Michael Shermer of Michael Shermer: What Will ET Look Like? has inspired me to write a sci fi. Shermer's ET, whether a bipedal primate or not, is attractive for a theme of oceans and humans -- both representing new experiences. An extraterrestrial, you might agree, is also ideal to ask questions to our hero, as suggested by me, to be played by Michael Shermer.

Each of us seems to be that child on the beach gazing at the waves rushing in -- followed by a fast race back to safety -- wearing sea foam froth on our wet feet. Then as we grow in age our interest in the deep blue sea deepens slowly and gently. The quest is not just for the mystery of depth but also for the life therein. Promises of marine life discoveries are the guiding lights in our pursuit.

"For beneath the surface lies the future" was the opening narration of an American science fiction television series seaQuest DSV, featuring the "largest" submarine and a deep emergence vehicle (DSV). The ship, propelled by two fusion reactors "could" patrol the oceans at speeds of 160 knots (295 km/h). There are no fusion reactors, in 2009, for power or propulsion use in the next decade. We still have our vast oceans at about 71 percent of the Earth's surface to explore meaningfully.

("seaQuest DSV" is a registered trademark of Universal Pictures and Amblin Entertainment. Photo courtesy of http://www.atlantisdsv.com {{promophoto}}) UEO seaQuest DSV 4600

In the year 2018, seaQuest led by Captain Nathan Bridger would have kept the underwater peace with a crew that included 124 science personnel. His ship was also equipped with Wireless Sea Knowledge Retrieval Satellites (WSKRS or whiskers). These were "small" sensor probes that were remotely operated by the sensor operator(s)  and served as the "eyes and ears" of seaQuest.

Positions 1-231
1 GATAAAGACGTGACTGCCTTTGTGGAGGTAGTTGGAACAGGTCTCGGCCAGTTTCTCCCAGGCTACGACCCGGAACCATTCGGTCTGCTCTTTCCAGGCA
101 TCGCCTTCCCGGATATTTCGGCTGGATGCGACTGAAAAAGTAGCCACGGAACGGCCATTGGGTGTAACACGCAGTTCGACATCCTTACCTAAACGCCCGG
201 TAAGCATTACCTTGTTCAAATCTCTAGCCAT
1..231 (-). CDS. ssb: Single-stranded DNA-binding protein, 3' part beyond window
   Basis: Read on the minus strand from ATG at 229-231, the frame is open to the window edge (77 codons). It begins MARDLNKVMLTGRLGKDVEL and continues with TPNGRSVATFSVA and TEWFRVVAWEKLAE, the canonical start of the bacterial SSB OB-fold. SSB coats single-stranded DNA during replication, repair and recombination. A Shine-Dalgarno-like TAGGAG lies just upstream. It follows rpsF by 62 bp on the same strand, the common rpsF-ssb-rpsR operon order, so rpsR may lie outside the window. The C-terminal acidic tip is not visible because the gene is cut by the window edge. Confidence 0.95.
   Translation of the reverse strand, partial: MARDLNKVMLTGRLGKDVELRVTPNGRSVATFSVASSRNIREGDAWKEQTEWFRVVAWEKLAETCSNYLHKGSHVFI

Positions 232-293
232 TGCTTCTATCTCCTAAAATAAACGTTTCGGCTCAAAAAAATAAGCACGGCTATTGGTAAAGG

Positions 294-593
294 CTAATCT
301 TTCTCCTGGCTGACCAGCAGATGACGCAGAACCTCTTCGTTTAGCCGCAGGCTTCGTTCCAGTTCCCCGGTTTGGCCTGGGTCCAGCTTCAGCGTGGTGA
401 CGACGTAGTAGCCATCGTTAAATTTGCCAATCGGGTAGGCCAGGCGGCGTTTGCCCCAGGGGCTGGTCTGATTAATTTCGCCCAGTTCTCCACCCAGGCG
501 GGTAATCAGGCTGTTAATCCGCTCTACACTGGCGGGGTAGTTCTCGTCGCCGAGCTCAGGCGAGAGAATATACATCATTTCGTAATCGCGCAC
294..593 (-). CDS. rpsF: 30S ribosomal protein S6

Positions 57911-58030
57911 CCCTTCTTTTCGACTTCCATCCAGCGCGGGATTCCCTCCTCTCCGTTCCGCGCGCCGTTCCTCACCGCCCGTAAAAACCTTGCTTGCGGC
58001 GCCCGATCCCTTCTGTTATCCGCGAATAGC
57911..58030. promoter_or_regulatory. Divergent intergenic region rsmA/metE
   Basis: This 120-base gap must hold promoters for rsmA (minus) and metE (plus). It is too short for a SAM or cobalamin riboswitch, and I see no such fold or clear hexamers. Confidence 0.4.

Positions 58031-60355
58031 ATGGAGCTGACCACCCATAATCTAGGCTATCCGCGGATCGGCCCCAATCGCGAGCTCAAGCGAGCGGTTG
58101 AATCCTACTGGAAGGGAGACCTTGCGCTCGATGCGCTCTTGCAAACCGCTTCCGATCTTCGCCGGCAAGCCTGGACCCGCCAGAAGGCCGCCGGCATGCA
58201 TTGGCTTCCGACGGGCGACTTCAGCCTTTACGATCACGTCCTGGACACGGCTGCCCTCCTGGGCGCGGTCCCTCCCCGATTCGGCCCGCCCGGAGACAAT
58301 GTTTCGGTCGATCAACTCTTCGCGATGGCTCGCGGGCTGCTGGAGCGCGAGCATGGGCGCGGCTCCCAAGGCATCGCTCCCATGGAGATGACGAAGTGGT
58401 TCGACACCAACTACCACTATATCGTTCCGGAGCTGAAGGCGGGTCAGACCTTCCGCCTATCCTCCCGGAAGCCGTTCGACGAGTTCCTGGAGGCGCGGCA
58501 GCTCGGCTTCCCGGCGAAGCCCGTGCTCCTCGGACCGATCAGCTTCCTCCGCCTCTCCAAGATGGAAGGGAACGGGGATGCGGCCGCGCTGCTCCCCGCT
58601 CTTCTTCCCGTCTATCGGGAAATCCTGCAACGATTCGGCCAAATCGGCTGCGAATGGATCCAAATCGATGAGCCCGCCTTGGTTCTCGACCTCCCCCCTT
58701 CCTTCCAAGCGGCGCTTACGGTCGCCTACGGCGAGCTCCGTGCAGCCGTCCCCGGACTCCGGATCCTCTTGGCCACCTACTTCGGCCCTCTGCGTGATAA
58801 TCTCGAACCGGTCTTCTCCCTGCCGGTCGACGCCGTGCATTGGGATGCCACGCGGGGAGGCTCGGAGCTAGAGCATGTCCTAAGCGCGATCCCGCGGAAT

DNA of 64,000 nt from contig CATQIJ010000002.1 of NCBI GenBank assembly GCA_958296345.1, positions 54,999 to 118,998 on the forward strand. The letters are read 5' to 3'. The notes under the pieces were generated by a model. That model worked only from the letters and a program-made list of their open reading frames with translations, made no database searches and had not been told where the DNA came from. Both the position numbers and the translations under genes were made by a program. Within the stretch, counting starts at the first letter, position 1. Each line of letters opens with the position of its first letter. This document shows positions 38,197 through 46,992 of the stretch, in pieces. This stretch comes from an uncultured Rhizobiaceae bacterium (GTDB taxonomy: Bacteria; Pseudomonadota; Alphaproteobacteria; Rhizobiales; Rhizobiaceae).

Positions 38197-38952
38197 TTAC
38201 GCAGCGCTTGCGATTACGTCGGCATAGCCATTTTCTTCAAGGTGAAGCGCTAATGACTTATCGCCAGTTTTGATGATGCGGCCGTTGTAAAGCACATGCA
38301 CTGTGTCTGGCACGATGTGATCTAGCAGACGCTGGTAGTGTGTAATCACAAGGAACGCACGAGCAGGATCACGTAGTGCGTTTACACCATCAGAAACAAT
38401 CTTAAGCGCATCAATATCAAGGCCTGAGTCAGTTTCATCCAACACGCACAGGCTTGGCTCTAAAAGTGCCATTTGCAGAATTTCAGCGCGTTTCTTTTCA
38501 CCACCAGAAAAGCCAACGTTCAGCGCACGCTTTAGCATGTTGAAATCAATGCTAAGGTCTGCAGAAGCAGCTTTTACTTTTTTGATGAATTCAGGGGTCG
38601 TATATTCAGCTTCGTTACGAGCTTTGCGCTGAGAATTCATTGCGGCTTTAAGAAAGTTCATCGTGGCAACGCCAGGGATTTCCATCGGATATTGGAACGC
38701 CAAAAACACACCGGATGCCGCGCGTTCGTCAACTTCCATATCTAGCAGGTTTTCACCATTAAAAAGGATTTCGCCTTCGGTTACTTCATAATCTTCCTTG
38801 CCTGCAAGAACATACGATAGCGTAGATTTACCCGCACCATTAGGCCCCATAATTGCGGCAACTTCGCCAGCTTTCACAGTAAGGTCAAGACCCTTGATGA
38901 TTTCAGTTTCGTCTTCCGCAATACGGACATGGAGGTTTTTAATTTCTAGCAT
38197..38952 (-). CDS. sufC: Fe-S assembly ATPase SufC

Some claim that the WSKRS underwater acoustic communication is the state of the art in 2009. T
he ship used, allegedly, a technique called "acoustic time reversal" for its underwater communication. This technique has been tested earlier at the Scripps Institution of Oceanography in La Jolla, California, USA and at other locations by other organizations.

 What might be new in underwater communication beyond the present? The answer is given in Acoustic Vector Sensor to Improve Underwater Communication This new idea comes out of mathematics and today's powerful engineering techniques like the Monte Carlo and simulation computation, to say the least.[1]

Imagine multiple users and underwater vehicles and instruments to communicate information and data smaller, faster, and more reliably. Here is an "acoustic simulation in a simple ocean environment, depicting several of the features required in a Naval operational model: beam source, wind-driven sea surface losses on the first reflection, and loss-vs-angle ocean bottom treatment."[2]

Photo Credit: U.S. Navy

"Today existing receivers rely upon separated pressure-only sensors that are spaced far apart," informs the inventor Abdi. "Needless to say, array size can be a serious limitation in many situations, including the modern applications of small, autonomous and unmanned underwater vehicles. My new receiver would allow for a smaller, more nimble and easier-to-use product."[3]

That is why Michael Shermer is not the captain of a large ship in my sci fi. He would be the chief scientist for ocean adventures of nimble explorers. We would learn about climate events, ocean health, marine life, and human interfaces in novel perspectives.

For further reading:

[1] A. Abdi, H. Guo and P. Sutthiwan, “A new vector sensor receiver for underwater acoustic communication,” in Proc. MTS/IEEE Oceans, Vancouver , BC, Canada , 2007
[2] RAM to Navy Standard Parabolic Equation: Transition from Research to Fleet Acoustic Model
[3] New Method Discovered for Underwater Data Communications